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UCS introduces resolution to rename CIT, discusses student governance and ethics board

Resolution seeks to remove Thomas J. Watson Sr.’s name from CIT, address concerns about Watson’s ties to Nazi Germany

By
Senior Staff Writer
Wednesday, November 11, 2020

The Undergraduate Council of Students introduced a resolution to rename the Thomas J. Watson Sr. Center for Information Technology, continued discussion of the proposed Student Governance, Ethics and Accountability Board and approved the addition of an anti-discrimination clause to the Undergraduate Finance Board’s constitution at its general body meeting Wednesday evening.

UCS President Jason Carroll ’21 and Deborah Meirowitz ’22.5, a UCS general body member, introduced the CIT resolution that intends to remove Watson’s name from the CIT because, according to the resolution, which was authored by Carroll, “Watson Senior, as president of International Business Machines (IBM), maintained deep business relationships with Nazi Germany.” The resolution is a byproduct of research Carroll has conducted into the matter during the semester, and also calls for the removal of Watson Sr.’s name from any other University “buildings, spaces, professorships, or other titles” that bear his name.

Carroll stressed that the Watson Institute for International and Public Affairs is not subject to the same criticism despite its similar name, as it is named after Watson Sr.’s son, Thomas J. Watson Jr. ’37.

“IBM owned a German subsidiary called Dehomag, which leased (tabulating) machines and technology to Nazi Germany” for the purpose of identifying “undesirables” during census counts, as well as managing the day-to-day operations of concentration camps and Nazi military facilities, Carroll said.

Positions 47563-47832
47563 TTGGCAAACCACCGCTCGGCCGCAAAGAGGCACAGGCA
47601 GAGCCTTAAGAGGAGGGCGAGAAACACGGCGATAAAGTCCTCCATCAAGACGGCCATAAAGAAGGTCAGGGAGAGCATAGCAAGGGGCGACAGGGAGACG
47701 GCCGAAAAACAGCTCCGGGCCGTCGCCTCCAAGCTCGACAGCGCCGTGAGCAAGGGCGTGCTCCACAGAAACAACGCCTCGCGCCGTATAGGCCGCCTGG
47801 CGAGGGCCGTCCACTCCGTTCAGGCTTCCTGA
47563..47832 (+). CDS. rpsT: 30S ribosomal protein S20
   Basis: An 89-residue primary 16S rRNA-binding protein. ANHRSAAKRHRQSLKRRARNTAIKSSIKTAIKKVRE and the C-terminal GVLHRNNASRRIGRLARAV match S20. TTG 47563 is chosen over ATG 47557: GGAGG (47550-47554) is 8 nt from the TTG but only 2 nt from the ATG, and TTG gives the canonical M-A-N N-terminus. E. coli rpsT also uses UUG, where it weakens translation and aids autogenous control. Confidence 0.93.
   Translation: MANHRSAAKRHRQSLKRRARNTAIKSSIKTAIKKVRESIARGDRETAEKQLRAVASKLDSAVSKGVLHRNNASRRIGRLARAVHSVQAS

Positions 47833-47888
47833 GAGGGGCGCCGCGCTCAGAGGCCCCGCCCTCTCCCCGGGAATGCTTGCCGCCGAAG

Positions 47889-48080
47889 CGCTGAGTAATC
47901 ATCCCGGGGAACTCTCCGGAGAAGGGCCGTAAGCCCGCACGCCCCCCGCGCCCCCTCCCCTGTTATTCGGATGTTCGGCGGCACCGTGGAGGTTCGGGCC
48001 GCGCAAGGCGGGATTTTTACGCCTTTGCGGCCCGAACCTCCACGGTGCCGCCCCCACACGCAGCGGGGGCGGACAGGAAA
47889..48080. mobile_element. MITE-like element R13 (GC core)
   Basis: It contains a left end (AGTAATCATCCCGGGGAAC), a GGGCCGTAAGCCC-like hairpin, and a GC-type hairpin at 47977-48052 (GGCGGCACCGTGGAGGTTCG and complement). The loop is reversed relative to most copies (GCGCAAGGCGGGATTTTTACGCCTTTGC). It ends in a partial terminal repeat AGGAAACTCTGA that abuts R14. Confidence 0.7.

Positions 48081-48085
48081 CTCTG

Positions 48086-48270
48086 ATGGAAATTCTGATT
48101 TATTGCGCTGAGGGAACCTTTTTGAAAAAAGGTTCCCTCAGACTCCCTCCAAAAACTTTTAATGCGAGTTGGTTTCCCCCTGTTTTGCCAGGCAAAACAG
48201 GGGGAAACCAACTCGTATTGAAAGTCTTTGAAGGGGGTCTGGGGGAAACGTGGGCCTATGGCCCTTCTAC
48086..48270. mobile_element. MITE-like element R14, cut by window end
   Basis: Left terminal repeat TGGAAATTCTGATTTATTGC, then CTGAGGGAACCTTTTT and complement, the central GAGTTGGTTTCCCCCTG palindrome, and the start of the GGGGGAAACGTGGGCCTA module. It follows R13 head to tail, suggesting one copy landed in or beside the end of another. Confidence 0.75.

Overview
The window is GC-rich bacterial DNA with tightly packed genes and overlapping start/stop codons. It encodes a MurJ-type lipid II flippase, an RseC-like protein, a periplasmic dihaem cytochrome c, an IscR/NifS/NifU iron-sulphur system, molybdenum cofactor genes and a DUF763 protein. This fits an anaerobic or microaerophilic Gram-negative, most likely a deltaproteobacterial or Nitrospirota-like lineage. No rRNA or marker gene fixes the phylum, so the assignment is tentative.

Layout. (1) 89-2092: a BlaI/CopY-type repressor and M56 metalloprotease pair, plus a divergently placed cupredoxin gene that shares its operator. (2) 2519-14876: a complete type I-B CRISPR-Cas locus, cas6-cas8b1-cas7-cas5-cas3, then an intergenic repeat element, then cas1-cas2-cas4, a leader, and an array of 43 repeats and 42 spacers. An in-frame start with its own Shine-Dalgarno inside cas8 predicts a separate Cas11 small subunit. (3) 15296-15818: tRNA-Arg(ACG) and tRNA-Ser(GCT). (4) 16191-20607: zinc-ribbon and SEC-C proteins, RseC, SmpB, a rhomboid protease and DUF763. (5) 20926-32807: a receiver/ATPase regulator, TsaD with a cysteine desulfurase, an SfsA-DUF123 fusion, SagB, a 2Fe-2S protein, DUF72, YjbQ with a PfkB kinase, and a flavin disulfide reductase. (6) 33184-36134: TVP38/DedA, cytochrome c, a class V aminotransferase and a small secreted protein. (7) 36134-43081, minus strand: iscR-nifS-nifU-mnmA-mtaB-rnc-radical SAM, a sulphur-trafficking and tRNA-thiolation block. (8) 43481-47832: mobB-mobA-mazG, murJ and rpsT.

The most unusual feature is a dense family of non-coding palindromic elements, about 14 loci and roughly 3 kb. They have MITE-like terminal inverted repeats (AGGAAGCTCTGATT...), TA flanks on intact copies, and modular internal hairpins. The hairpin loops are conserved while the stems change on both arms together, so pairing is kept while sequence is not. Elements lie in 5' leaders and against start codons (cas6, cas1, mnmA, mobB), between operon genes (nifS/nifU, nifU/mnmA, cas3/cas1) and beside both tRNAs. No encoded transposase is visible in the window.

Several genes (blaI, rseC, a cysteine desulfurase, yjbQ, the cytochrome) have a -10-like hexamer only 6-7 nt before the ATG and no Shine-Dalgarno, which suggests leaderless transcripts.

In 1937, Chancellor of Nazi Germany Adolf Hitler presented Watson Sr. with the Merit Cross of the German Eagle with a star, which was awarded to foreign citizens who “made themselves deserving of” the German Reich, Carroll continued.

The resolution will be voted on at the last general body meeting of the semester next Wednesday, Nov. 18. If passed, the Council would officially call for the removal of Watson Sr.’s name from the CIT.

Also at the meeting, Chair of Campus Life Zane Ruzicka ’23 led a discussion about the proposed Student Governance, Ethics and Accountability Board first introduced last week.

The board would handle internal Council disputes, such as the recent conflict within UCS about the applicability of a section of the Council’s bylaws — which regulates voting procedures on creating committees — to an amendment vote regarding class representatives. Members of UCS disagreed on whether the proposal to create class-year representatives required a simple or two-thirds majority vote to pass.

The Student Governance, Ethics and Accountability Board’s role would be to uphold “the values of our undergraduate community and (ensure) that these values are fostered and promoted through the shared goals of restorative justice and sound application of equity,” according to the proposed Board’s code of operations.

“There are community issues that have arisen between UCS, UFB and other groups, and we currently have an overreliance on the University administration to resolve problems like this,” Ruzicka said.

The creation of the board will not be voted on until January at the earliest, but finalizing the wording necessary for its creation is a priority so that it can be implemented as quickly as possible at the beginning of the spring semester, according to Ruzicka.

UFB Chair Akilesh Raman ’22 also proposed changes to UFB’s constitution to include an anti-discrimination clause, which is newly mandated for all student groups following a UCS vote last month. Per its internal bylaws, UFB must receive UCS approval for amendments to its constitution.

Regarding the placement of the clause, “Article 5 of our constitution is the spot where we talk about roles for each member, what the chair does, what the vice chair does and things like that, so we thought adding this there would make sense,” Raman said.

The Council voted on the amendment via Google Forms after the meeting.

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  1. A close reading of the sources linked to in the article points to the not unreasonable conclusion that the relationship amongst IBM, the Elder Watson and the Nazi regime did not necessarily rise to the level of “deep business relationships with Nazi Germany”

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